Purim is a great Jewish holiday, so good in fact that when someone's having too much fun, or a lucky streak, and you just have to cool them down, use the Hebrew expression "Not every day is Purim". Hint hint, tomorrow you're going down, pal.
So, what's the essence of this holiday: I'll spare you the historical background. These days, we celebrate Purim by dressing up - a masquerade - similar to Halloween, but without the trick-or-treat-junk-chocolate-bar-collect activities. But there certainly are special holiday foods to be devoured and the atmosphere is as joyous as can be. One of my favorite pastimes in the past few years has been to visit the Bnei Atarot school, right next to MyHeritage, on the morning of Purim, every year, with a video camera. It's great fun and I also feel as if I'm on an important anthropological quest: to document the generation. For you can tell a lot about the generation from the dresses and costumes that kids dress up each year. When I was a kid, not that many decades ago, but still in prehistory as far as Internet Time is concerned, those were naive times indeed. It was quite simple then, boys were cowboys, Indians or Popeyes, and girls were princesses or Queen Esthers. But it all went downhill in recent years. Mutant Ninja Turtles, industrial costumes from China, punks, hippies and drop-outs. But occasionally you can spot a unique, home-made, totally original costume that makes it all worthwhile. Years from now as I grow older I will prepare a 50-year research on this topic. But for now, enjoy the pictures below from our own celebration of Purim at MyHeritage, yesterday.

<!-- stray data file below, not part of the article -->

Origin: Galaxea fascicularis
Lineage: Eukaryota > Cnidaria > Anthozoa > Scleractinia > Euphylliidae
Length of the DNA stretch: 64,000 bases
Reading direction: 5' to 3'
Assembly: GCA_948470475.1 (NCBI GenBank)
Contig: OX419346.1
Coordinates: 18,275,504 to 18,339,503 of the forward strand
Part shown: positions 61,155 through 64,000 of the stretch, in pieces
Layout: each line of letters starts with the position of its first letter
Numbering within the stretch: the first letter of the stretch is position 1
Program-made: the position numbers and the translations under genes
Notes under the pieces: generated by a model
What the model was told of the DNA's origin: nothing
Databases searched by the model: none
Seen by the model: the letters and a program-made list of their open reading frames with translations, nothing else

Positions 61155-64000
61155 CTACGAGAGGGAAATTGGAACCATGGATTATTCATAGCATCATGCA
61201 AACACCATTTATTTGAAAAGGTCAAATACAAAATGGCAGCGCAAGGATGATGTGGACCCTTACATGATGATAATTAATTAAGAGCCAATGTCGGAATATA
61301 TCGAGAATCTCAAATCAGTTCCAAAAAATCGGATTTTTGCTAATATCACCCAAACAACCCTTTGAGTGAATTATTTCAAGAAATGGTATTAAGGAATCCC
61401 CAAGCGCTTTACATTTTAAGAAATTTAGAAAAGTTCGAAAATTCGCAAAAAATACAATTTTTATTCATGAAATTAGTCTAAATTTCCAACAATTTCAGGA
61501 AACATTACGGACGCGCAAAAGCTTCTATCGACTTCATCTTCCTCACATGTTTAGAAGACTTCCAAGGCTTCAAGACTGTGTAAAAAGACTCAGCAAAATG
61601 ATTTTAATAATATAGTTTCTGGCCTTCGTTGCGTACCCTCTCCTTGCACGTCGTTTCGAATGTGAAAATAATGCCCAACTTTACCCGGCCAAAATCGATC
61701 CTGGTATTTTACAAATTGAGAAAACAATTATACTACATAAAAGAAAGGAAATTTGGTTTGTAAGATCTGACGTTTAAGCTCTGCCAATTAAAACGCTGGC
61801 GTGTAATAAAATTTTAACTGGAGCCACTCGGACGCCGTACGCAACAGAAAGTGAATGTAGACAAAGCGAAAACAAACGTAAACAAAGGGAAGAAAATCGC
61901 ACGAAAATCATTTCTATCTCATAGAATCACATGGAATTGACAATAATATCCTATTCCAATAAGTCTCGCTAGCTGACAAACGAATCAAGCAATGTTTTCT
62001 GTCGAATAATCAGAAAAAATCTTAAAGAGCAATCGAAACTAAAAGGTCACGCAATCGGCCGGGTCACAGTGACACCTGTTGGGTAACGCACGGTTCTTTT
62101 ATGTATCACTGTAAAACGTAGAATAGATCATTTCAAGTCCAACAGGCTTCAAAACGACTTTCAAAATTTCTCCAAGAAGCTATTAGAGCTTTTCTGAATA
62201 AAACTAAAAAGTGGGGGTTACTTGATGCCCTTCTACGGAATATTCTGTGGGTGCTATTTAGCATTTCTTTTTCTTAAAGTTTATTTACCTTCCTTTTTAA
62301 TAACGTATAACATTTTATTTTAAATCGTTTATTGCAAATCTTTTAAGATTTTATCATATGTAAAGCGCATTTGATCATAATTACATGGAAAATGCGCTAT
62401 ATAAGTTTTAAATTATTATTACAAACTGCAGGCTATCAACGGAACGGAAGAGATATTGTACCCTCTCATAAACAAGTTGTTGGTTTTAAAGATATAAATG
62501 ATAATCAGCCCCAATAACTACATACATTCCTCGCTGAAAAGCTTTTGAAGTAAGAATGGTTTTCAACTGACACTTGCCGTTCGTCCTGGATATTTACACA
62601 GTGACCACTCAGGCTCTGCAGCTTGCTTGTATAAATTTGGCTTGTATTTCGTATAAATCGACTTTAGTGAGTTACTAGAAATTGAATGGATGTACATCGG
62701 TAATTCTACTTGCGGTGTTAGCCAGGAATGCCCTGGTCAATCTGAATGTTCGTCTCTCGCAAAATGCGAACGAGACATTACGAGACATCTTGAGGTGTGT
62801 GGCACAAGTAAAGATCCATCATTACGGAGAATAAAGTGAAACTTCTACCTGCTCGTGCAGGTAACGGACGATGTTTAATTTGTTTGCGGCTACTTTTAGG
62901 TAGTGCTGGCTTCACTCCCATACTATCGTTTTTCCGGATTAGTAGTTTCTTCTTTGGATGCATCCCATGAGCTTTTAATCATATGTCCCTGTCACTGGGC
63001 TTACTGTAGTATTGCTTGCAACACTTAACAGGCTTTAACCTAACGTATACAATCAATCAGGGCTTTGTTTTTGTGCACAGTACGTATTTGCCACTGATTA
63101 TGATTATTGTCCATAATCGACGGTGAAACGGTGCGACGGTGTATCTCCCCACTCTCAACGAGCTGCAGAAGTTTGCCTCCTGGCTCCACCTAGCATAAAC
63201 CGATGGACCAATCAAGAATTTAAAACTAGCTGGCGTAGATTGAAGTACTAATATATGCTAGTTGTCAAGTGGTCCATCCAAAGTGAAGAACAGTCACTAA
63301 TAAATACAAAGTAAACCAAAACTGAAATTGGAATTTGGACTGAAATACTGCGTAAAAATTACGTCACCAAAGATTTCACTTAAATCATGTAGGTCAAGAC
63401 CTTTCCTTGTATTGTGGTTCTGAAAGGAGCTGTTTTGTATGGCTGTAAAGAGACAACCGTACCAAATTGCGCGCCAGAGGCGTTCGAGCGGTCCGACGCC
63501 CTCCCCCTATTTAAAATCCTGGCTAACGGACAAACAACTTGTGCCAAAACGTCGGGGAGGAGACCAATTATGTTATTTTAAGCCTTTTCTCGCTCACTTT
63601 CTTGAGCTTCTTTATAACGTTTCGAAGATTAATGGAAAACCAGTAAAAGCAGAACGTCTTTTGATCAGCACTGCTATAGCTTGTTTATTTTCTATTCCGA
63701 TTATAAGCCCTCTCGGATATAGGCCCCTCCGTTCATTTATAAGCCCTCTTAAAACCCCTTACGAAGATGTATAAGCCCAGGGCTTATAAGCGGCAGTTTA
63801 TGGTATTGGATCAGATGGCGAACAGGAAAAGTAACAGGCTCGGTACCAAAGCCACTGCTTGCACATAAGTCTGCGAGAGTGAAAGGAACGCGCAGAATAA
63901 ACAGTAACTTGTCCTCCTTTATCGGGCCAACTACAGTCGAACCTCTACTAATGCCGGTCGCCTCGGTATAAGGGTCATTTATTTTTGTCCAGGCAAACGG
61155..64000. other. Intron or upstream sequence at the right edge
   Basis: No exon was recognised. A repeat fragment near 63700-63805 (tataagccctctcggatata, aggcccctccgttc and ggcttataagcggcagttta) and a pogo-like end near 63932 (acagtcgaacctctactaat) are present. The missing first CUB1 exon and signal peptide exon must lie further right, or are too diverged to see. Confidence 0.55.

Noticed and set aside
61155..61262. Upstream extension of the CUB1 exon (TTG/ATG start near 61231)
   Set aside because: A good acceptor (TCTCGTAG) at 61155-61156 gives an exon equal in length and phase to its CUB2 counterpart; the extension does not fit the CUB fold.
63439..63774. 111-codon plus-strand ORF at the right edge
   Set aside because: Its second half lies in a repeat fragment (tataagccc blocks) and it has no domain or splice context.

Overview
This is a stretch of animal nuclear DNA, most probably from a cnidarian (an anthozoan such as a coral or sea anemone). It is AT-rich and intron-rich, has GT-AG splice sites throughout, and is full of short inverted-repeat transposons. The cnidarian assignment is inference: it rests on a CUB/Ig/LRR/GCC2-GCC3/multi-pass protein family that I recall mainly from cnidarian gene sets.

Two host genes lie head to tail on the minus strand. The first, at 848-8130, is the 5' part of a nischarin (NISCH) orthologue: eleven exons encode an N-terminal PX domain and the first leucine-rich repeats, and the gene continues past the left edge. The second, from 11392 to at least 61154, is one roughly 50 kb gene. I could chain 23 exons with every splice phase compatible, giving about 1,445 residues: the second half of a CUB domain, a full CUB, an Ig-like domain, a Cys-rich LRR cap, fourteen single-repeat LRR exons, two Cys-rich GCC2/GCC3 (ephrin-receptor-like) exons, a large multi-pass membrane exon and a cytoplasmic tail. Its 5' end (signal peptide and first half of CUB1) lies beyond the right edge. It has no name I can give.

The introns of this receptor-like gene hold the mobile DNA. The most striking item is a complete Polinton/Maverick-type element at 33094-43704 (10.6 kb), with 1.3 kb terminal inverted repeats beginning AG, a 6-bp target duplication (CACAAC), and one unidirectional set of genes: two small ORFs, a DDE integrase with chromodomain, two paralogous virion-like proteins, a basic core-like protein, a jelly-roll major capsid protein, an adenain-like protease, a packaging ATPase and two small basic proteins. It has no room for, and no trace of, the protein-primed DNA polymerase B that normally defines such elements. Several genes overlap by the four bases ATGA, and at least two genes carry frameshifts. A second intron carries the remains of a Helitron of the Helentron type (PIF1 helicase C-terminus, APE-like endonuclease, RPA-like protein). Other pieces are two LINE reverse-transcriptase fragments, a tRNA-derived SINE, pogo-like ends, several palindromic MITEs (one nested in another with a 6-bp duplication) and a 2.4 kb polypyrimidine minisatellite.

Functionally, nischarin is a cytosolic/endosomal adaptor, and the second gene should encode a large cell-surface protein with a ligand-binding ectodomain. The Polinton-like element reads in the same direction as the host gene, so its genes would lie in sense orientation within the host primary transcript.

PHOTO: Purim 2007 at MyHeritage - click to enlarge.
Guy and Jaiel again, with Nir "Taekwondo (Take & Undo) Master",
Shmulik "Ross Parrot", myself ("how did I get that small hat over my horns?") and Ran "Don Corleone"